What Is A Houseplant Box – Keeping Plant Boxes Indoors

Indoor Houseplant Boxes
hp box
(Image credit: serezniy)

You may have or surely have seen homes with window boxes filled with plants and flowers but why not plant boxes indoors? What is a houseplant box? An indoor planter box is a simple DIY project that will bring the outdoors in by creating boxes for houseplants.

What is a Houseplant Box?

A houseplant box is literally what it sounds like, a planter box indoors. Boxes for houseplants can be purchased and there are tons of fabulous ones to choose from or you can make your own plant boxes indoors. 

Ideas for Boxes for Houseplants

An indoor planter box can take many forms. It can look like a traditional exterior window box either affixed to the wall or raised on legs, either long or short, or plant boxes indoors may be placed along a window as outside ones or on any wall or surface provided there is enough light.

Another thing to consider besides light is what plants will comingle, that is those that have similar likes as to water, soil, and fertilization needs. If you will be using plants with different needs, then you will want to pot them individually and tuck them in the houseplant box. That way they can be taken out separately and managed.

Many boxes for houseplants are just that, boxes. Old wooden boxes work beautifully, or you can buy wood and build your own. Other materials, like metal and plastic, work as well. Really use your imagination and come up with something fabulous.

How to Make an Indoor Planter Box

The first step to making houseplant boxes is to buy wood and then either cut it to your desired dimension or have it cut at the store. The wood should be at least 6 inches (15 cm.) deep to accommodate a flowerpot or other growing container.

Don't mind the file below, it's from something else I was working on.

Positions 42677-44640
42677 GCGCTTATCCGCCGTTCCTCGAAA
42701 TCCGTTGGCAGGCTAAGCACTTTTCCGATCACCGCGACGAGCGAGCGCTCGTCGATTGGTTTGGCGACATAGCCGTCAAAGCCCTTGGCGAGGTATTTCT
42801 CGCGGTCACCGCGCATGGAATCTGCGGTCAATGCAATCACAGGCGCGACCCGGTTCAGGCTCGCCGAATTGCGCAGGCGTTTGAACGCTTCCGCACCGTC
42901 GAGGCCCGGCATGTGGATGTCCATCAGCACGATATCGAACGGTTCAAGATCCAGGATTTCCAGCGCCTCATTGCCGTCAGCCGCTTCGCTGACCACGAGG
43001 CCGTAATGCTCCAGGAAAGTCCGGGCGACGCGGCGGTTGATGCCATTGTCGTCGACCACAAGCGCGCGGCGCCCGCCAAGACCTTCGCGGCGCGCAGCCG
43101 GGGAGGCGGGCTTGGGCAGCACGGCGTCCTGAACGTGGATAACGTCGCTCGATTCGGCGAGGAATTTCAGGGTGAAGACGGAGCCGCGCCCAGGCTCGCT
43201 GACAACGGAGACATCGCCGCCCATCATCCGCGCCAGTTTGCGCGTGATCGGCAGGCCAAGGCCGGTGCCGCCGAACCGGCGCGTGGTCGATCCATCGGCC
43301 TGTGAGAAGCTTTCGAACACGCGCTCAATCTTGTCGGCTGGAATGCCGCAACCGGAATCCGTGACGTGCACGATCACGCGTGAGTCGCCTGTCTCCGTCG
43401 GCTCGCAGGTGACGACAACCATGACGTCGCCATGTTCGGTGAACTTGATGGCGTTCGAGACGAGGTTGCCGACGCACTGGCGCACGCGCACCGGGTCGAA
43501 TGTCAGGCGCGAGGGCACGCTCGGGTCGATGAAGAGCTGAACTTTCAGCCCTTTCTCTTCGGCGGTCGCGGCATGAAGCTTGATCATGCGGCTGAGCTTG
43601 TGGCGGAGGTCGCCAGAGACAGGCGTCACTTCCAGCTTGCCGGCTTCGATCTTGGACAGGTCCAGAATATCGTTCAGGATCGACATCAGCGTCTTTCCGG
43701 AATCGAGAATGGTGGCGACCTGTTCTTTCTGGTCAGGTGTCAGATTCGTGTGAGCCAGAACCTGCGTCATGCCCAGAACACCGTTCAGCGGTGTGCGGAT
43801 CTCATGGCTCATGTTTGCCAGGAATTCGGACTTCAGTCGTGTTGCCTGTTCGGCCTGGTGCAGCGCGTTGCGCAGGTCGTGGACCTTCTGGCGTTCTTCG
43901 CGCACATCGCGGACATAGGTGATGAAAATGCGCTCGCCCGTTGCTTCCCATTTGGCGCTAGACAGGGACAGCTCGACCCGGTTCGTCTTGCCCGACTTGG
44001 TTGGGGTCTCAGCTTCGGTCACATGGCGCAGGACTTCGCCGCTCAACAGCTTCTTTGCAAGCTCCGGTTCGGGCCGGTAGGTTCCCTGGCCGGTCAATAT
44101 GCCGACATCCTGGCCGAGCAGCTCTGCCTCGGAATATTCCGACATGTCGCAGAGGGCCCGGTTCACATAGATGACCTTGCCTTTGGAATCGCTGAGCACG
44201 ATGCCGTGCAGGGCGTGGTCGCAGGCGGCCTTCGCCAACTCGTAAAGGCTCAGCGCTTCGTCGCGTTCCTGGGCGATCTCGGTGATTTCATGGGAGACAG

Next, sand the wood smooth and apply waterproof glue to the bottom edges. Rest the glued end on spacers and clamp the two ends to the bottom piece. Pre-drill pilot holes for the fasteners and then finish assembling by securing the bottom to the sides with galvanized finishing nails.

Repeat the above to secure the end pieces to the bottom of the indoor planter box. Once the box has been assembled, seal the interior with interior paint, stain, or polyurethane finish.

When the paint or stain has dried, finish painting the rest of the indoor planter. Allow it to dry and then if you are hanging it, do so. Now it’s time to plant! If you are planting directly into the box, be sure to supply drainage holes; otherwise, it is simply a matter of planting in pots (with drainage holes) and then placing them into your new plant box indoors.

Amy Grant

Amy Grant has been gardening for 30 years and writing for 15. A professional chef and caterer, Amy's area of expertise is culinary gardening.